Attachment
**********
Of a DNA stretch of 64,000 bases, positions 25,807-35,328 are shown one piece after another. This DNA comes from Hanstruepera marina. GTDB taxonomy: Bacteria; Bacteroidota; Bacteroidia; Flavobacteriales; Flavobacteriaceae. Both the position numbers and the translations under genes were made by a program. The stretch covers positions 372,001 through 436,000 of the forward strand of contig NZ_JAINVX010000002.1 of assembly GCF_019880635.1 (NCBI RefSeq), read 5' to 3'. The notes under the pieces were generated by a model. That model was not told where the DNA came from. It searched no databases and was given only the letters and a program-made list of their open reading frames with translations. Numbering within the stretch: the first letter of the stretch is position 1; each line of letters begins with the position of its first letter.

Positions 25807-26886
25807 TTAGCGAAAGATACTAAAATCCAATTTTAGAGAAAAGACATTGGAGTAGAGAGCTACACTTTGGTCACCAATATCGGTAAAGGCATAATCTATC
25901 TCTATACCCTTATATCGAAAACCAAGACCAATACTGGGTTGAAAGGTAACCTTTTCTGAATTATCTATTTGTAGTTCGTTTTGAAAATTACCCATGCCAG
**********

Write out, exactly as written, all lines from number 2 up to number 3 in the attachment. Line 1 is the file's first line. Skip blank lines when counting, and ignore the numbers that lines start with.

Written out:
Positions 25807-26886
25807 TTAGCGAAAGATACTAAAATCCAATTTTAGAGAAAAGACATTGGAGTAGAGAGCTACACTTTGGTCACCAATATCGGTAAAGGCATAATCTATC